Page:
1: The Human Genome. 1.1. Size and characteristics of nuclear and mitochondrial genome in humans. 1.2. Structural and functional organization of human chromosomes. 1.3. Structural and functional organization of human genes. 1.4. Artificial banding of human chromosomes. 1.5. Replication of human DNA and the origin of new mutations. 1.6. Effects of mutations in DNA sequences. 1.7. DNA markers. 1.8. Chromosomal basis of inheritance. 1.9. The main reference database for human disease genes. 1.10. The Human Mutation Database and the nomenclature for human mutations.
2: From Genome to Clinical Genotype. 2.1. Analyzing the human transcriptome. 2.2. The differential expression of human genes. 2.3. From transcriptome to proteome and metabolome. 2.4. The transcriptome of the human heart. 2.5. Genotype and phenotype. 2.6. Molecular explanation of dominance of some mutations. 2.7 Gene dosage. 2.8. Peculiarity of phenotypes due to mutations in mitochondrial DNA. 2.9. Multi-factorial diseases.
3: Identifying disease genes in humans. 3.1. Starting with the family. 3.2. The positional candidate gene approach. 3.3. Linkage analysis in Mendelian diseases. 3.4. Linkage analysis in multifactorial diseases. 3.5. Detecting pathogenic mutations. 3.6. Establishing the pathogenic role of specific mutations. 3.7. Establishing genotype-phenotype correlations.
4: Inherited structural and functional defects of myocardium. 4.1. Cardiomyopathies. 4.2. Genetic heterogeneity of cardiomyopathies and the 'final common pathway' hypothesis. 4.3. Arrhythmic disorders. 4.4. Genetic basis of congenital heart defects in humans. 4.5. Transgenic animals and genetic dissection of developmental phenotypes. 4.6. Understanding cardiovascular development.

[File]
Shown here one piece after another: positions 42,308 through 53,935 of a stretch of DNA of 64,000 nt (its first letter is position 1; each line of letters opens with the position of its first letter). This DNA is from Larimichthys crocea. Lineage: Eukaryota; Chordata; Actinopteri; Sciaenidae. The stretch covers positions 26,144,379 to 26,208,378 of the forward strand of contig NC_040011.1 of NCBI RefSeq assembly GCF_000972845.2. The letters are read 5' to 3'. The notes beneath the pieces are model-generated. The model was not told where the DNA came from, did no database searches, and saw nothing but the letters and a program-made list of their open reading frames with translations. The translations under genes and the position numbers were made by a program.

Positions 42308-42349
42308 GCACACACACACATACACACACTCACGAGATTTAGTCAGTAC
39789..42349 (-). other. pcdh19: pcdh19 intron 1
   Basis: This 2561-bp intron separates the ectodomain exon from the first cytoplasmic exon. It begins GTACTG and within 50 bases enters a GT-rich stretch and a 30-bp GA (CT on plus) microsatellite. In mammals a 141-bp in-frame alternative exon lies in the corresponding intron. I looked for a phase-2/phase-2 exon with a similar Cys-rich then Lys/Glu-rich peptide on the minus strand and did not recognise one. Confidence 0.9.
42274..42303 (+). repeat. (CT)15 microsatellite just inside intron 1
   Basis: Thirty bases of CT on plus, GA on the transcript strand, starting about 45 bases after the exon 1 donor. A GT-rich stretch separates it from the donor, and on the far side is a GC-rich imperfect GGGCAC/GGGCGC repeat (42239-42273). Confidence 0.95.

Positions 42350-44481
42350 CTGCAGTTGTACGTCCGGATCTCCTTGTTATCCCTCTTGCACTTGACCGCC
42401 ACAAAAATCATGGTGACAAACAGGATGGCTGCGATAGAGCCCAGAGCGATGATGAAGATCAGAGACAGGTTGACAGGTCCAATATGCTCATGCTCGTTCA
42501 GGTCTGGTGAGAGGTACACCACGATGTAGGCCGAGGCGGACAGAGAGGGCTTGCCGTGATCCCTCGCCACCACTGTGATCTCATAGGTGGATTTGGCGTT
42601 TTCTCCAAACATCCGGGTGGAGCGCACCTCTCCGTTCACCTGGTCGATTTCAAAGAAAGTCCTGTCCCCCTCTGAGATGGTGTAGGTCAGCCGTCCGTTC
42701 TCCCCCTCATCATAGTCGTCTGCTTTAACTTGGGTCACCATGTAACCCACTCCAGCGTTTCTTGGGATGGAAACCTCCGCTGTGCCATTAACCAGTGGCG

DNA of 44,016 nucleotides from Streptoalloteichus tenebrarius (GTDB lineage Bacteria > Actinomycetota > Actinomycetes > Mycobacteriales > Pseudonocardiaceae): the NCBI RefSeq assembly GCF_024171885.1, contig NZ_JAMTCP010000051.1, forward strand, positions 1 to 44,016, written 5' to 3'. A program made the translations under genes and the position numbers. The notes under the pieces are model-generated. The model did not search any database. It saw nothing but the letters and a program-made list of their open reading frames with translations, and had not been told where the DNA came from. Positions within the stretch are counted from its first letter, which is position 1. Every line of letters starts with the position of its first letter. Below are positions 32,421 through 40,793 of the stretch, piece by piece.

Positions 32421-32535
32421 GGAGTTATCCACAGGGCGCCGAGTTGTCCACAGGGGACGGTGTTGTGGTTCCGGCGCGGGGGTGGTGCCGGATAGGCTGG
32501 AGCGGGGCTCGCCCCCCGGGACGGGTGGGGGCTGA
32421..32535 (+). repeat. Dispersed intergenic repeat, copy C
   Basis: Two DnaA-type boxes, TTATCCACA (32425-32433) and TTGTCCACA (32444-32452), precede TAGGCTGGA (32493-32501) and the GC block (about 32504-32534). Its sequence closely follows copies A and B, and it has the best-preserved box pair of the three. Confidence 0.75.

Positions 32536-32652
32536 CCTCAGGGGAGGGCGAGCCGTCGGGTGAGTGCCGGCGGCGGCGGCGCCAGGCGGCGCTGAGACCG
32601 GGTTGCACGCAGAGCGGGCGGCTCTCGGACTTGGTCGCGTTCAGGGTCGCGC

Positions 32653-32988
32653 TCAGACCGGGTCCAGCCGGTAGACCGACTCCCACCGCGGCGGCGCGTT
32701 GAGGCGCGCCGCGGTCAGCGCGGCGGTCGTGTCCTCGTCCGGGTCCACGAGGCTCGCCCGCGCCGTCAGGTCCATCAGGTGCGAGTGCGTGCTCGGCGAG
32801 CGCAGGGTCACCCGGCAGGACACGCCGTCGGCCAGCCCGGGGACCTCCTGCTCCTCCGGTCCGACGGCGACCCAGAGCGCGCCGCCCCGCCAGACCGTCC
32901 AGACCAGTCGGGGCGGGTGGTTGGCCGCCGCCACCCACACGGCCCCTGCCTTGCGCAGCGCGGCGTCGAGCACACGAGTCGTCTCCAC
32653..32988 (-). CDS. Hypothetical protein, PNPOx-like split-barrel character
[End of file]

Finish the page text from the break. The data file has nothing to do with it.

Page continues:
5: Inherited cardiovascular disorders. 5.1. Structural defects of vessels. 5.2. Coronary atherosclerosis and myocardial infarction. 5.3. Genetics of hypertension. 5.4. Understanding hypertension through animal models.
6: Genetics and genomics applied to diagnosis and therapy. 6.1. Growing interest for genetic tests. 6.2. Purposes and methods of genetic testing. 6.3. Novel genetic tests. 6.4. Genetic risk assessment. 6.5. Genetic tests: some ethical and legal aspects. 6.6. Genetics and genomics applied to drug therapy: pharmacogenetics and pharmacogenomics. 6.7. Pharmacogenomics in cardiology. 6.8. Pharmacogenomics and beyond. 6.9. Conclusion. References. Glossary.
Appendix I: Updated information from the web.
Appendix II: OMIM IDs for monogenic disorders relevant to cardiology.
Appendix III: Genes encoding ionic channels and expressed in human heart.
Genetics and Genomics for the Cardiologist is a concise, but comprehensive volume for the clinical cardiologist or medical student interested in learning how molecular genetics is now being applied to prevention and treatment of heart diseases, from DNA tests to pharmacogenomics and gene-based therapeutics. The volume, written in a plain language, contains detailed figures. A rich glossary, three appendices, many references and several URLs provide additional sources of information.
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